Lets just recap the principles of First Aid:

To preserve life
To protect the casualty from further harm
To promote recovery

Remember here that it also goes past the ‘find it, fix it’ to after care. Keep looking out for delayed symptoms and general health following the incident.

Good river guides come across this on a daily basis.

It’s about client care first and foremost.

This short tale from raft guide trainer Mark Hirst highlights the issues.

Dirty First Aid - Part 4

Green room is a classic technical three drop rapid, if you get the first drop wrong, you will flip in the second drop and your customers will swim down the 3rd drop normally giving swimmers a good 10 seconds of downtime.

During our inspection of the rapid always communicate with the customers that they have the option to walk around the rapid if they wished. For those who fancied the rapid a detailed briefing of what to do and what not to do was given. The main message was to keep calm and relax if you “Go Deep”.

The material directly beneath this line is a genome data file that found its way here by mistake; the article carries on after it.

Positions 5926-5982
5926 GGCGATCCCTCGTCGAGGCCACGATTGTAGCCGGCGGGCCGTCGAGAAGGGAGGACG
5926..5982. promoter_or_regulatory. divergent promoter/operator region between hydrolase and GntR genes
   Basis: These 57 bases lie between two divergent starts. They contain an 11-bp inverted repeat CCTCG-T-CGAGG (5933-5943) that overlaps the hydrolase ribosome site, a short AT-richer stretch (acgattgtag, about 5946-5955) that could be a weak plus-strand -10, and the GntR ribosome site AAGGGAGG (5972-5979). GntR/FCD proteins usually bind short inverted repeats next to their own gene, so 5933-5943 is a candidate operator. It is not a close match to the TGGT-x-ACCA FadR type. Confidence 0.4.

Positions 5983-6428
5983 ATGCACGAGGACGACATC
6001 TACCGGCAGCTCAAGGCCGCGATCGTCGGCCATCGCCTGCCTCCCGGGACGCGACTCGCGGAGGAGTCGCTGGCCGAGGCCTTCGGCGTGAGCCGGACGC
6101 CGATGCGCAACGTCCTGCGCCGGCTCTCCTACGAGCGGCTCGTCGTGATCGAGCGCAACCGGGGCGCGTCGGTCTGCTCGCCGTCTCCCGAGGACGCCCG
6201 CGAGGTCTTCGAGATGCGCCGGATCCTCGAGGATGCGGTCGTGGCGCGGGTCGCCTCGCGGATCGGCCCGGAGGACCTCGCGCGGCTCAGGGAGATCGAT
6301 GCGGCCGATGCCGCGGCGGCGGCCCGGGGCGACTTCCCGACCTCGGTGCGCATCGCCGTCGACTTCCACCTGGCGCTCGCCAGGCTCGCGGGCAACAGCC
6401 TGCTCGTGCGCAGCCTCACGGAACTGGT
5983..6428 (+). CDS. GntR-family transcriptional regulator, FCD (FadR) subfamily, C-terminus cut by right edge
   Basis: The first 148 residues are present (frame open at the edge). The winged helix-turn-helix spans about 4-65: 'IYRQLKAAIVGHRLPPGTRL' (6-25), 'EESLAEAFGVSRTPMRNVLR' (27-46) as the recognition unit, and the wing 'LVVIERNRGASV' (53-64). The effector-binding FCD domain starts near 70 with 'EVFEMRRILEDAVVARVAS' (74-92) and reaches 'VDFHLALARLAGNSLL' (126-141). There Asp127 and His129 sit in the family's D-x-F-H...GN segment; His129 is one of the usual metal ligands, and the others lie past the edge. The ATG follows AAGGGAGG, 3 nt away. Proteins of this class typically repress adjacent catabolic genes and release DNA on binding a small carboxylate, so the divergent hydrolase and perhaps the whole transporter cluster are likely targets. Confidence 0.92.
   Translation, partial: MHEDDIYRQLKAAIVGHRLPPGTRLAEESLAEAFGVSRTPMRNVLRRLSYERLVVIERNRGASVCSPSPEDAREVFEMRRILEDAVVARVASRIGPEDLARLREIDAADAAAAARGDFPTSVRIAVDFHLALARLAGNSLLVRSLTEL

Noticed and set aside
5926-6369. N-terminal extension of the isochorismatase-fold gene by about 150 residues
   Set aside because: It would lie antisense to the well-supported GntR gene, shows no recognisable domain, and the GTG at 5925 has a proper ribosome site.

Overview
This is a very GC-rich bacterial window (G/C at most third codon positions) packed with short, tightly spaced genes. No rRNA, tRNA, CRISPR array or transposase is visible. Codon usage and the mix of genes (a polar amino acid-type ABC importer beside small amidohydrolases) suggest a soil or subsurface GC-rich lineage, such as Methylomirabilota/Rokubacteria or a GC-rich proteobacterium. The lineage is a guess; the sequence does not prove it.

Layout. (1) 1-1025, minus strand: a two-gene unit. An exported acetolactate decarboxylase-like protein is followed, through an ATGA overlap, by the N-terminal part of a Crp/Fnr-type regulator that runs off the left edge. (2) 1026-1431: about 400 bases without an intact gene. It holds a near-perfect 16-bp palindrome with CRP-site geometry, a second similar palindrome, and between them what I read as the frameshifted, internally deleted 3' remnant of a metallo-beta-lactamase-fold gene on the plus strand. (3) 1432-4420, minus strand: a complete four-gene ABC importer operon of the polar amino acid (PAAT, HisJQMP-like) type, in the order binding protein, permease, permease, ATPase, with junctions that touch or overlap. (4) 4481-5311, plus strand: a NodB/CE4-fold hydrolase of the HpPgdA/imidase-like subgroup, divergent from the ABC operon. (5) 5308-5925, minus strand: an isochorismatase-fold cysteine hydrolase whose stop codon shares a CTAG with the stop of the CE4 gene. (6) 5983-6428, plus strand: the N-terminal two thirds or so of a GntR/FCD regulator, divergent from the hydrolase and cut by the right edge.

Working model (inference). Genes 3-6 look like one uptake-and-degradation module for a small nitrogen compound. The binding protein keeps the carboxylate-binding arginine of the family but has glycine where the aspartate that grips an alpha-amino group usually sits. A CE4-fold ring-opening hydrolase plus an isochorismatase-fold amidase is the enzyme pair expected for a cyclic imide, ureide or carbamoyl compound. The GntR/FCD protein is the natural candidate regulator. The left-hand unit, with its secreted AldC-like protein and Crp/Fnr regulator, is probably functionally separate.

Rafts 1 and 2 came through pretty clean. Raft 3 missed the line. A few swimmers fell out of the raft in the second drop. Whilst I was in my kayak downstream I made a head count just before the customers went deep.

It was pretty common that the customers would come up pointing to their ears as they had been pushed down to almost 9 meters under the water. The customers would sometimes take a few big gulps of water too so they would come up coughing and spluttering.

We got the swimmers out of the river and eventually back to the raft. We asked if everyone was ok. A few pale faces looked up and nervously smiled back to us and so the trip continued.

We would check here for flush drowning.

Then two weeks later we got a phone call at the base from a Swedish doctor telling us that one of his patients had been rafting with us and had not slept for 3 weeks due to the flashbacks of his swimming experience. The patient wanted to know what he had done wrong and was there anything else he could have done. We reassured the doctor that his patient had done nothing wrong and there was nothing he could have done.

Lets keep relationships with the casualty ongoing.



Old man river Darren Clarkson-King (DAZ) will be supplying a series of ‘Dirty First Aid’ articles for river runners.

Darren offers in-house training in the Himalaya and is a consultant for Nepal Association of Rafting Agents (NARA) making a blue print for an Industry standard.

He also paddles a bit.